Reviews

I Was Improvising, Which Everybody Just Loves

Over the course of three plays—Asuncion, The Revisionist, and The Spoils—Jesse Eisenberg has established himself as the premier satirist of guilt-ridden, ineffectual American liberalism.  His work is littered with a gaggle of narcissistic, white idiots, and Happy Talk, his latest, is no exception.  This is the first of his plays in which Eisenberg does not […]

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Reviews

Bad Chemistry

With his debut play, Hamish Linklater has written a generous work, one that offers substantial roles to all eight of its actors.  Like its title, the stage of The Whirligig spins round and round, unfolding a series of scenes in the lives of those who are in one way or another connected to Julie (Grace Van Patten), a drug […]

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Reviews

Can There Be a Smoke Machine?

Early on in Wakey Wakey, Guy (Michael Emerson) tells us, “however you think of it right now is probably how you’ll think of it when it’s over.” He’s probably right. For the most part, Wakey Wakey is a discursive existential monologue addressed directly to the audience. It is a multimedia presentation with a calculated feeling […]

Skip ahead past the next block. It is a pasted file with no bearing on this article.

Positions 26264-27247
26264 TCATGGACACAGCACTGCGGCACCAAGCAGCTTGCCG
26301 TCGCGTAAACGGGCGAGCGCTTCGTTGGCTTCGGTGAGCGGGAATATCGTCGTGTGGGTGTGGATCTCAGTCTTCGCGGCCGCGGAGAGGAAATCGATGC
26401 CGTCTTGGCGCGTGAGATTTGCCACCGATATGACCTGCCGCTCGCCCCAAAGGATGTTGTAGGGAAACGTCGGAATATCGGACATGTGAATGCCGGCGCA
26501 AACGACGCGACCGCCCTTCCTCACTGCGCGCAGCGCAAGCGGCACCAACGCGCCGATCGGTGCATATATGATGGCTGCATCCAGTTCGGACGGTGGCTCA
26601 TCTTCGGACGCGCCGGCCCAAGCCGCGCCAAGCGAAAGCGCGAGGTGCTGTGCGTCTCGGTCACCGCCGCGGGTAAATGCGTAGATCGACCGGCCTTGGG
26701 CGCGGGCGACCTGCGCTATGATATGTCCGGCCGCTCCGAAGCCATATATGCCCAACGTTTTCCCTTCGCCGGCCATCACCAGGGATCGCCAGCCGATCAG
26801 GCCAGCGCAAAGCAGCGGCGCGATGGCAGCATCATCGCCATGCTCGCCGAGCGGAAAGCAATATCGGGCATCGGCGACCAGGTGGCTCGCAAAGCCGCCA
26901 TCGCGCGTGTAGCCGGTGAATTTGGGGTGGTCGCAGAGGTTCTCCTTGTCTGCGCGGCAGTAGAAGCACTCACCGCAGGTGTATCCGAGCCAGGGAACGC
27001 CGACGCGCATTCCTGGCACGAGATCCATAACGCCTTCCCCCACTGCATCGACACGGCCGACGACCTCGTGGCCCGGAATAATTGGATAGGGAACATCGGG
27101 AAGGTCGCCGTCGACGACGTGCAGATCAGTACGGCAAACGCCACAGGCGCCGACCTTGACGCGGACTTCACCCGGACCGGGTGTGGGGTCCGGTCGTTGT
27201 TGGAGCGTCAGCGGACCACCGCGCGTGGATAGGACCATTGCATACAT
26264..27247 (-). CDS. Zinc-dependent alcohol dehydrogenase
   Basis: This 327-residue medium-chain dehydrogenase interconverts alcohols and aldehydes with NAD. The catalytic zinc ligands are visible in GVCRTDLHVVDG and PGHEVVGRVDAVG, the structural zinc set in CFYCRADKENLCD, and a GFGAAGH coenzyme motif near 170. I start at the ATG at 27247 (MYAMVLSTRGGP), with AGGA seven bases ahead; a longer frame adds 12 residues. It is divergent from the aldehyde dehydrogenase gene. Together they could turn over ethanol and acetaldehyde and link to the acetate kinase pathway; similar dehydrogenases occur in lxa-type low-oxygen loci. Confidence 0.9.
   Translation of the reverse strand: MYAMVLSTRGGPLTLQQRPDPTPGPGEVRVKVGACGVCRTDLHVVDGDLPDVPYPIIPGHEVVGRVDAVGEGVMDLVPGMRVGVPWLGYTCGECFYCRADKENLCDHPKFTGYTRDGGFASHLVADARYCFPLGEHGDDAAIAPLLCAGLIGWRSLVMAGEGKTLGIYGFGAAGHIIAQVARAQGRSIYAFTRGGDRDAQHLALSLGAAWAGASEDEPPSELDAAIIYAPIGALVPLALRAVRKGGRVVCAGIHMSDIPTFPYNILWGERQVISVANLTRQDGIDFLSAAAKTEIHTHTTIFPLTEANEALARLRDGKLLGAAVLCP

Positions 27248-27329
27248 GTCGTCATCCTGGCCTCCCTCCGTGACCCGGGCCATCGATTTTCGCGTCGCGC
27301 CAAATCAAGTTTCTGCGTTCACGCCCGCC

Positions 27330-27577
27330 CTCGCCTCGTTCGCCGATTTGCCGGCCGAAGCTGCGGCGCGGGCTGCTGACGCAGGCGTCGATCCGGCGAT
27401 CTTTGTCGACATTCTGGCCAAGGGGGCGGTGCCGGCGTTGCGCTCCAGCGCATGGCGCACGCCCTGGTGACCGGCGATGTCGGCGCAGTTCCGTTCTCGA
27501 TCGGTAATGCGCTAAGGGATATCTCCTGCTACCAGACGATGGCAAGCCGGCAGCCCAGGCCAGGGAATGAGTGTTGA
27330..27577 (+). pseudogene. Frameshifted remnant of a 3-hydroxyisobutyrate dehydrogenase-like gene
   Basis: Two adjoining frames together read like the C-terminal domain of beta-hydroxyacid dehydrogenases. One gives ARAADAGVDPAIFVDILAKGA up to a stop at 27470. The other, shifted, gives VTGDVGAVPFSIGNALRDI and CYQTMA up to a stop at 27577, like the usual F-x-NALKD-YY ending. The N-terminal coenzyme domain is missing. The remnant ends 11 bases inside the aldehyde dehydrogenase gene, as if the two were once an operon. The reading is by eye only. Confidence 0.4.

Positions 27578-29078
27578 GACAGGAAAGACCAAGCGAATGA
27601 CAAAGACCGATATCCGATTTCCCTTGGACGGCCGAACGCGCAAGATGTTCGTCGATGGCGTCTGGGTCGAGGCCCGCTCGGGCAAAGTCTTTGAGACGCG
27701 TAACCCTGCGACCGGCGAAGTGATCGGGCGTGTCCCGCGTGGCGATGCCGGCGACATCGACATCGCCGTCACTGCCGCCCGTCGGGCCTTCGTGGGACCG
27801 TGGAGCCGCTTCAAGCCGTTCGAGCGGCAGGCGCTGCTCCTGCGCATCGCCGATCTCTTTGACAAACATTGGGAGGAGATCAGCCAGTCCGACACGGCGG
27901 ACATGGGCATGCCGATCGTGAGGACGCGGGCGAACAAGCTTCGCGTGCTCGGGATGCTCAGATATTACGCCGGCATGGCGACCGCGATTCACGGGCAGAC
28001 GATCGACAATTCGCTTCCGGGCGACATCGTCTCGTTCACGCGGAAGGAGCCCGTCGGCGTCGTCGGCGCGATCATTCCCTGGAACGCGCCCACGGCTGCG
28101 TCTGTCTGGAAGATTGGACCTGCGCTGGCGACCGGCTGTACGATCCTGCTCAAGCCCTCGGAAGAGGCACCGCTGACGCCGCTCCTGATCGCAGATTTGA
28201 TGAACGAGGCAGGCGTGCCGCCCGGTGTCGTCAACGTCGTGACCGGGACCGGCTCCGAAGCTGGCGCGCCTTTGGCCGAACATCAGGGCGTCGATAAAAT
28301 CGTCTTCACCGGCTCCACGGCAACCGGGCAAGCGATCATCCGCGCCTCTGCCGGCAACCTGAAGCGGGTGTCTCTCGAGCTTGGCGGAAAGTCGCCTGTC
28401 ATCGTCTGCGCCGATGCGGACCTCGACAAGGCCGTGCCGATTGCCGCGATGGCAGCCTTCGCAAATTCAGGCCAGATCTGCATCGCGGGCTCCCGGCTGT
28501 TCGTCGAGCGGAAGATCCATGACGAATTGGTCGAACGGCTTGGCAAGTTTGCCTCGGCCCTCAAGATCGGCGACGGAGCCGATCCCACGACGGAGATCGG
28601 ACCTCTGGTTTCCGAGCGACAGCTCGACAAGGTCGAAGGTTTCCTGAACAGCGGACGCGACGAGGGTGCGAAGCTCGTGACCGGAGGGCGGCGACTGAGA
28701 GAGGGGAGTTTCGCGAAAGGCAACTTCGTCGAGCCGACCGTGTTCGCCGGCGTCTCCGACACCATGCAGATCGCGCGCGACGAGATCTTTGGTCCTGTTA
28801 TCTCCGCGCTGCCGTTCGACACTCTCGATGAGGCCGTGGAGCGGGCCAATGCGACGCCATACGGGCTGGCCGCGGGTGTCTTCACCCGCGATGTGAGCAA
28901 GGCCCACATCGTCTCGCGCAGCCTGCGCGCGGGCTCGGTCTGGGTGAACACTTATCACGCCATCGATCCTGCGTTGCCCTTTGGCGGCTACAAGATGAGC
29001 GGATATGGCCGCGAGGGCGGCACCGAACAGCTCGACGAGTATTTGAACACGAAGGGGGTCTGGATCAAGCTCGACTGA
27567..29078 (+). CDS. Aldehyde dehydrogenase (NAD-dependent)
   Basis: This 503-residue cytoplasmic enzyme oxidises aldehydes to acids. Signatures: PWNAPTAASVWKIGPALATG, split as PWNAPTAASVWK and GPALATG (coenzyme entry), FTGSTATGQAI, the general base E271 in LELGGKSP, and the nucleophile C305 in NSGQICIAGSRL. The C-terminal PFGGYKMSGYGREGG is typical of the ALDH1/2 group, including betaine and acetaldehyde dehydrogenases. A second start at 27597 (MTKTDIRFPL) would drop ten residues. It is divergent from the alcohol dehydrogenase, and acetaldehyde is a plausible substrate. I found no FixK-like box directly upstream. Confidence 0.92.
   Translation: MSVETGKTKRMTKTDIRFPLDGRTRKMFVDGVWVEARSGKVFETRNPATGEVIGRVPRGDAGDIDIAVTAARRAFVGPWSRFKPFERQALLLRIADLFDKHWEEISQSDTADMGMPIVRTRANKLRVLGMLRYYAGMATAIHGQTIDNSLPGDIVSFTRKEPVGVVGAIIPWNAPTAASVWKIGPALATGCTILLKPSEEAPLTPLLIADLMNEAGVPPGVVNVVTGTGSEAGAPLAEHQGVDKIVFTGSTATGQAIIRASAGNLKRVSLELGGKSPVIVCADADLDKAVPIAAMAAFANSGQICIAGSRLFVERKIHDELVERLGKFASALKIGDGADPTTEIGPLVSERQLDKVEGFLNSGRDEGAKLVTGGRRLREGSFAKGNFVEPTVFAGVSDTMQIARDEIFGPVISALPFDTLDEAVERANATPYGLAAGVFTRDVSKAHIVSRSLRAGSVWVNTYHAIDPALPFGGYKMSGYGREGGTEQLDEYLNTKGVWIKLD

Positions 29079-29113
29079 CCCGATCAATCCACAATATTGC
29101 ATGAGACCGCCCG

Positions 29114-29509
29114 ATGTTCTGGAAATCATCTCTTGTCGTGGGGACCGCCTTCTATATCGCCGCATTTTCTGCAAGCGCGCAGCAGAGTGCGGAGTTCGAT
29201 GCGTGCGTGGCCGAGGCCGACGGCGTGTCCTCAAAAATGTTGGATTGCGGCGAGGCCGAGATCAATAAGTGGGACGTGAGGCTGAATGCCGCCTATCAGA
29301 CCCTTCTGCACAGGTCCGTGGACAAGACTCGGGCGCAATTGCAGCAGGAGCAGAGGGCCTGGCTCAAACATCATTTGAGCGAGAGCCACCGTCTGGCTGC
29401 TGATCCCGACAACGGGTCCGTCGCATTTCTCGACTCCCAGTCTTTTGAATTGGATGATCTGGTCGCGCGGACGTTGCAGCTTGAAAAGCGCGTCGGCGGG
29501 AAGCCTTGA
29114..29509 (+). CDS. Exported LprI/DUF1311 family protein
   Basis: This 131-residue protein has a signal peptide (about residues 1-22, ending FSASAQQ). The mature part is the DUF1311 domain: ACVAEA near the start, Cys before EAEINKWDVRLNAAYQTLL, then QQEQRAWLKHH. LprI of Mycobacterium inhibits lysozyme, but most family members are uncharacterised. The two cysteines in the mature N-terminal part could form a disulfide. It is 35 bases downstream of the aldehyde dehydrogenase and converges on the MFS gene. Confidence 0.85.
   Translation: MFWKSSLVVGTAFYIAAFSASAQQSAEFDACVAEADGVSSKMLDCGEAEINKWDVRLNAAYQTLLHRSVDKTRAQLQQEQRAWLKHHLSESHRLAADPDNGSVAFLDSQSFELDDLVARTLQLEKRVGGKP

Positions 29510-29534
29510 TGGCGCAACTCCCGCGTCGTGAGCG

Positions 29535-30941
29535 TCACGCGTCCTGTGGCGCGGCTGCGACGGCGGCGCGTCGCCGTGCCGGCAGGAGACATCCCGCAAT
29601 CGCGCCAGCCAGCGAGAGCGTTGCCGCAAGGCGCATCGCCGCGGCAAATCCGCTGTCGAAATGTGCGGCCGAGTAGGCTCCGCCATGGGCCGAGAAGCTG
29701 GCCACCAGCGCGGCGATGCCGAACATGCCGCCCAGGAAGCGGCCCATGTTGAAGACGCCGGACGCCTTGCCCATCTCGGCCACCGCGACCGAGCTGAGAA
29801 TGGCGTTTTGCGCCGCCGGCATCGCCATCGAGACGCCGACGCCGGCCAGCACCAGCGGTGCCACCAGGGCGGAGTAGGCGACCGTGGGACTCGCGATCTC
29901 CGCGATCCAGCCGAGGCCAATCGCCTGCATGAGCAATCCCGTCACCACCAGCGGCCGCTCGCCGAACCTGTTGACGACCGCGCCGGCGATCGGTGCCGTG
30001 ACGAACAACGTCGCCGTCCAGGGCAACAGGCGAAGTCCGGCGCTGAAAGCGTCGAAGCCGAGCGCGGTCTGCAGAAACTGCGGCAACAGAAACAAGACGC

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Reviews

Somebody Planted This on Me

The title says it all: The Death of the Last Black Man in the Whole Entire World aka The Negro Book of the Dead is about the death and burial of a character named only Black Man with Watermelon (Daniel J. Watts).  His wife, Black Woman with Fried Drumstick (Roslyn Ruff), remains haunted by this death and […]

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Reviews

Recognizing the Bones Underneath

Dodge (Ed Harris) sits in his living room, smoking cigarettes, sneaking whiskey, and violently emptying his lungs into a handkerchief.  From upstairs, his wife Halie (Amy Madigan) shouts down to him: about the rain, the religious implications of taking medication (“There’s some things the ministers can’t even answer”), and whether they ever raced thoroughbreds on Sunday.  She […]

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Reviews

The Facts

Contemporary American drama is a brittle affair, stuck in the shadow of Who’s Afraid of Virginia Woolf? for over fifty years now.  The number of works that begin with a stable upper-middle-class families and end in drunken dinners and secrets revealed, with witty and high-brow one-liners peppered throughout, has reached an agonizing level of self-parody.  These […]

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